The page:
Please Note: This article is written for users of the following Microsoft Excel versions: 2007, 2010, and 2013. If you are using an earlier version (Excel 2003 or earlier), this tip may not work for you. For a version of this tip written specifically for earlier versions of Excel, click here: Totaling Across Worksheets.

Totaling Across Worksheets

by Allen Wyatt
(last updated January 31, 2017)


Referring to ranges of cells is one of the very basic skills necessary to effectively use Excel. As you start to create ever-more-complex formulas, you may wonder if there is a way to refer, in a range reference, to a "stack" of cells on multiple worksheets, the same as you can refer to rows or columns on the current worksheet. For instance, the following formula is a way to refer to all cells in column B:


Note that you don't have to provide a starting or ending row; you just have to provide the column name. You can likewise do the same thing for row references. The following refers to the range of all cells in row 3:


The problem with referencing all the cells in a set position across a range of worksheets is that there is no unique "collection name" to apply to cells in that position. For instance, rows have numbers and columns have letters. "Stacks" of cells across worksheets don't have a comparable name.

The only way, then, that you can refer to the same cell across a range of worksheets is the rather explicit way that Microsoft dictates. For instance, the following refers to the range at cell D5 across three sheets:


Understanding that sheets must be named in the range, you can include an ever-expanding range by simply making sure that you only add new worksheets between the beginning and ending sheets specified in your formula.

As an example, let's assume that you have a template for an invoice, and that your workbook contains all the invoices you have created this year. Further, each invoice has a total at cell F15. If you want a summary worksheet that shows a total for all invoices, all you need to do is make sure that your first invoice is the first worksheet in your workbook, that your invoice template is the second to last, and that your summary worksheet is the last one in the workbook. In this way, your formula could be something like:


Whenever you need to add a new invoice, simply make sure it is added immediately before the invoice template. Your invoices remain in order, and your formula always returns the correct total.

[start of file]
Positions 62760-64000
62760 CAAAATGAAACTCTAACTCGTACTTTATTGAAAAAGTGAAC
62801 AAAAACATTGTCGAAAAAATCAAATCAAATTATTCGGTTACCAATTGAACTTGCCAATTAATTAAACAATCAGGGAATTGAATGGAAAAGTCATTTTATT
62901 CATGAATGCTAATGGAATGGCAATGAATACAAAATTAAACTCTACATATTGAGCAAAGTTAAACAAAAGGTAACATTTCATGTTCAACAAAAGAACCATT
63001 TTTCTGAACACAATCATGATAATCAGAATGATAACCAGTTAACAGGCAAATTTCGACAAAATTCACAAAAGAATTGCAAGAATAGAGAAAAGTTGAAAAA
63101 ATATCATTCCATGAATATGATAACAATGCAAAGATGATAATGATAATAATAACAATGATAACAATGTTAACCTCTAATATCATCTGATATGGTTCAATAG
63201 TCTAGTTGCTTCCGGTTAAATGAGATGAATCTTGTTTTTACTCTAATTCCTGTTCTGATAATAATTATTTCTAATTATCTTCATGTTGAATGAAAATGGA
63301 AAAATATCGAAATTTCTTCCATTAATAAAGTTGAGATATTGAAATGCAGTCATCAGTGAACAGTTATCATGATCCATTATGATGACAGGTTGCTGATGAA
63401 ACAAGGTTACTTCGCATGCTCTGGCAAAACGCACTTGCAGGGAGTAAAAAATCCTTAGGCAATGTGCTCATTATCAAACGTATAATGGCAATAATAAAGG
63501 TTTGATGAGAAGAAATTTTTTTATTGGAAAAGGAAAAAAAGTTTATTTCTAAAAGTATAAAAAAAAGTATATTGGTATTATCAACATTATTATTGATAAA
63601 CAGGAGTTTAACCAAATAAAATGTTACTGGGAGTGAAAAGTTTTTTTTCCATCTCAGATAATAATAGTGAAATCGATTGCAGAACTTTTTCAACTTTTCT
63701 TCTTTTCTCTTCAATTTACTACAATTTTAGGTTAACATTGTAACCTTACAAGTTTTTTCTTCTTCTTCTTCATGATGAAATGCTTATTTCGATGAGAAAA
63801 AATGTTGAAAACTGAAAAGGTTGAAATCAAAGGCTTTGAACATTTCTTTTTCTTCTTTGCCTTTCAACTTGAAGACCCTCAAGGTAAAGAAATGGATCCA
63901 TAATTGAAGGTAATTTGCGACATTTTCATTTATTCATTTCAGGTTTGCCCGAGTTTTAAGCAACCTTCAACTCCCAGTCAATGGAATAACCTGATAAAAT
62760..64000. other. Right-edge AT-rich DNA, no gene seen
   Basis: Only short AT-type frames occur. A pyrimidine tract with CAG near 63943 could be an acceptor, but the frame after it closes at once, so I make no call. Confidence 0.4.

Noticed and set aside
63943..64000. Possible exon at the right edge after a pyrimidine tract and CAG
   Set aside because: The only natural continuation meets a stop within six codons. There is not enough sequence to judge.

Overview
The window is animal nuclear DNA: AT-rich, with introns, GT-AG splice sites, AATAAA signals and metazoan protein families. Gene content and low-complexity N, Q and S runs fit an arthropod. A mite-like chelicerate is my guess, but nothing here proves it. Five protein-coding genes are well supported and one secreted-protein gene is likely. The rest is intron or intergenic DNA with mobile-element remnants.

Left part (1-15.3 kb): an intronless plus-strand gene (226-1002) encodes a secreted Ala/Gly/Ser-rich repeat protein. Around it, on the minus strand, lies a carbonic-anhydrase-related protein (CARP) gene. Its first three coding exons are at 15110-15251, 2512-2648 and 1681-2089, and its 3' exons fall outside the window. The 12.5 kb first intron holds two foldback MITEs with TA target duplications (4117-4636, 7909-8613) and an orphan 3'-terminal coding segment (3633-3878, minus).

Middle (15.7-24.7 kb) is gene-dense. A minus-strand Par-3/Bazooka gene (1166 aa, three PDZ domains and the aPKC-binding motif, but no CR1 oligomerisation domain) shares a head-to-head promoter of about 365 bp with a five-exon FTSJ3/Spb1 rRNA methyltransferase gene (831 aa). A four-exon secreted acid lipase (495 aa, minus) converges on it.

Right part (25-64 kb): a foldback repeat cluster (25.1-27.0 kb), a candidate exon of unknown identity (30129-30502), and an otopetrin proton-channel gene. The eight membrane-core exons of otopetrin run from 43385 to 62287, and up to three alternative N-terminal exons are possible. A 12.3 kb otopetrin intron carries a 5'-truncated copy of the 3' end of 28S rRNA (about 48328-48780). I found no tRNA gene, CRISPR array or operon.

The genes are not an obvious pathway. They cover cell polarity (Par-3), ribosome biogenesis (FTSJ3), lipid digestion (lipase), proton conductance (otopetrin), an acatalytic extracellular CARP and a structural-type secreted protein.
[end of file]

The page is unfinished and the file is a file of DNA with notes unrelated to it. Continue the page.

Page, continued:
ExcelTips is your source for cost-effective Microsoft Excel training. This tip (9047) applies to Microsoft Excel 2007, 2010, and 2013. You can find a version of this tip for the older menu interface of Excel here: Totaling Across Worksheets.

Author Bio

Allen Wyatt

With more than 50 non-fiction books and numerous magazine articles to his credit, Allen Wyatt is an internationally recognized author. He  is president of Sharon Parq Associates, a computer and publishing services company. ...


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What is five less than 8?

2016-12-05 20:44:10


Just used your tip for totalling the same column on each sheet. I'm using excel 2013, but in a the highlighted cell it just shows the formula =SUM(G:G)I also used =SUM(FIRST:LAST!G) but then I get #NAME?
What went wrong?

2014-05-27 03:29:19

Paul Whitaker

I always find it easier to create 2 empty worksheets called "First" and "Last", and ensure that all other worksheets are contained within these. Therefore the calculation becomes "=SUM(FIRST:LAST!F15.


2014-05-26 09:18:31


Thanks guys!

2014-05-24 15:41:18

Michael (Micky) Avidan

As a sheet's name can be 31 characters long - I would suggest to simplify the procedure by adopting the following steps (NOTHING TO TYPE !!!)
Within the Summary worksheet - place the cursor in the summing cell > click on the SIGMA Icon > push & hold down the Shift key > mouse click on the first sheet's tab and immediate after on the second to last sheet's tab > click on cell F5 and press Enter.
Michael (Micky) Avidan
“Microsoft® Answers" - Wiki author & Forums Moderator
“Microsoft®” MVP – Excel (2009-2014)

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